Diversity and Inclusion Workshop Series

How to make your teaching more accessible: Disabilities & universal design

As instructors, it can be challenging to engage with issues of disability and access in our classroom and online. This session will explore ways to make disability an empowering component of classroom diversity, and offer useful resources to increase the accessibility of your teaching.

Note: This session is part of our Diversity & Inclusion Series - learn more about earning a certificate.


Psychological barriers to student performance

Featured Speakers: 
Dylan Selterman, PSYC
Alexis Williams, TLTC

Anyone who has taught a course knows that performance is about more than raw intelligence – there are a number of psychological influences that might undermine our students’ ability to achieve at their potential.  In this session we will explore the research on the psychological barriers and help you brainstorm ways to help your students identify and overcome them.


Trigger warnings: Should you, could you, would you?

Featured Speakers: 
Beth Douthirt-Cohen, ODI
Domonic Rollins, ODI

Educators nationwide are debating how to approach trigger warnings… should we warn students that content might be offensive or distressing to some? Is it possible for you to do that in your own courses? What influences your thoughts on whether or not you will? Experts and a panel of faculty will lead an interactive discussion to help you understand and explore the topic and its implications for inclusivity, free speech, and student learning.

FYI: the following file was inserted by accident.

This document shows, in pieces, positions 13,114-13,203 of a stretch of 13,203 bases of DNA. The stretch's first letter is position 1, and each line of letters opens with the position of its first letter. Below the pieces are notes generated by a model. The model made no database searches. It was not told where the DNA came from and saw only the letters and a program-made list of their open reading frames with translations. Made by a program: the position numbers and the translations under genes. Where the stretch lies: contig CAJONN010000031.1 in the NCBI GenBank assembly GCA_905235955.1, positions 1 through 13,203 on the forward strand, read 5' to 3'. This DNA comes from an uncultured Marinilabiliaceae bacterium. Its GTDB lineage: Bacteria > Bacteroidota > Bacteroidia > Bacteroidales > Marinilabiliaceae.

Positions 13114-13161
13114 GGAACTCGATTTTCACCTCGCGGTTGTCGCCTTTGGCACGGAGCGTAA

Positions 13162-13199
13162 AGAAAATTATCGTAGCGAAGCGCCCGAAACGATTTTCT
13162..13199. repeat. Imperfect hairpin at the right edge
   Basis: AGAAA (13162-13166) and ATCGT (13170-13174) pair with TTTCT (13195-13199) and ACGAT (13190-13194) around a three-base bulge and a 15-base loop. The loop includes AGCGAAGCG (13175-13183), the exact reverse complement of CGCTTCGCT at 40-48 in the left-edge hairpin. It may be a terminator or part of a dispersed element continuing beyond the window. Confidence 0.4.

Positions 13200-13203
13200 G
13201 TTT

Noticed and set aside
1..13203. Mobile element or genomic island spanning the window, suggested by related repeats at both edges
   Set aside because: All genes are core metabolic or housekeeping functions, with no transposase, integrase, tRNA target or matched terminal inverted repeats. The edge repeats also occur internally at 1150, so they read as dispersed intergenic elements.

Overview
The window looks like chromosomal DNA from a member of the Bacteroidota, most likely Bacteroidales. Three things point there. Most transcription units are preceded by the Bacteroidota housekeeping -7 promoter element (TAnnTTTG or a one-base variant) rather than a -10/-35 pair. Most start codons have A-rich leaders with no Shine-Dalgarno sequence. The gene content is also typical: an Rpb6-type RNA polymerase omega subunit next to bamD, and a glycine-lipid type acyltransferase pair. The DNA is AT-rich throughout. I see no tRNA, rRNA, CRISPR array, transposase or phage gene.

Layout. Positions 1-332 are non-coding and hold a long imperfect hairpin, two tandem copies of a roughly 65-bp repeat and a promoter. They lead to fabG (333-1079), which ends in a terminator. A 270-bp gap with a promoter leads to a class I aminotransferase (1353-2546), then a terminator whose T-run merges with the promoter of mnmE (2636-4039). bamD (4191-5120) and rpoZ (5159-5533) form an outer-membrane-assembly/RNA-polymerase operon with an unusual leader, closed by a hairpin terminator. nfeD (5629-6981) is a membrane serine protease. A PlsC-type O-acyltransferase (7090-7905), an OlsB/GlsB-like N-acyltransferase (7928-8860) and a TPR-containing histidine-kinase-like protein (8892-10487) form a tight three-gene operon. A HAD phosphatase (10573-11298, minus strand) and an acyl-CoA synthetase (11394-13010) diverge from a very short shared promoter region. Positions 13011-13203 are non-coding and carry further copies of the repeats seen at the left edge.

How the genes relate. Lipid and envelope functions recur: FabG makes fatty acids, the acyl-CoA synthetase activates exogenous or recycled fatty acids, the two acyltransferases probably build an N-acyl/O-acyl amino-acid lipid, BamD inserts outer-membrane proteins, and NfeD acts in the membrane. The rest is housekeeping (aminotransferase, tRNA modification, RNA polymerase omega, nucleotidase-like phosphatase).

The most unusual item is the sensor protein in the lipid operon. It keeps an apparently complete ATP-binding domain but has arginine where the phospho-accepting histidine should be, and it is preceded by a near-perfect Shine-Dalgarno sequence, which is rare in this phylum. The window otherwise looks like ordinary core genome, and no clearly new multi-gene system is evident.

Accommodating the disabilities we can't see with inclusive course design and teaching

Featured Speakers: 
Jo Ann Hutchinson, ADS
Ana Palla-Kane, TERPAccess
Sue Johnston, LTS

We have an ethical responsibility to make our classes an inclusive and accessible environment, but that can seem like a daunting task, especially when you’re not sure what you need to do, and you don’t see any students with disabilities in your class. We will talk about some of the less obvious obstacles that students might face, and how simple changes can help make your class and your online course space more accessible for all students regardless of their disability status.

Accessible Learning: What does this mean for my online course?

As authors of instructional content, University of Maryland educators (faculty, instructors, trainers) have the responsibility to ensure that students can access and interact with all content related to course delivery.  Instructors who design new courses or redesign existing courses to be hosted on ELMS must adhere to all ADA regulations and WCAG 2.0 recommendations in terms of the delivery of video, audio, graphical content, and text.

Stereotype Threat: What You Think They Think Matters

In this workshop the presenters will lead a discussion of how stereotypes function in memory and how our knowledge of them can inhibit academic performance.  Luckily, the research also points us towards pedagogical practices that can reduce the harmful effect of stereotype threat, so together we’ll develop a plan to address this on our campus and in our classrooms.

This is part of TLTC's Diversity and Inclusion Workshop Series.


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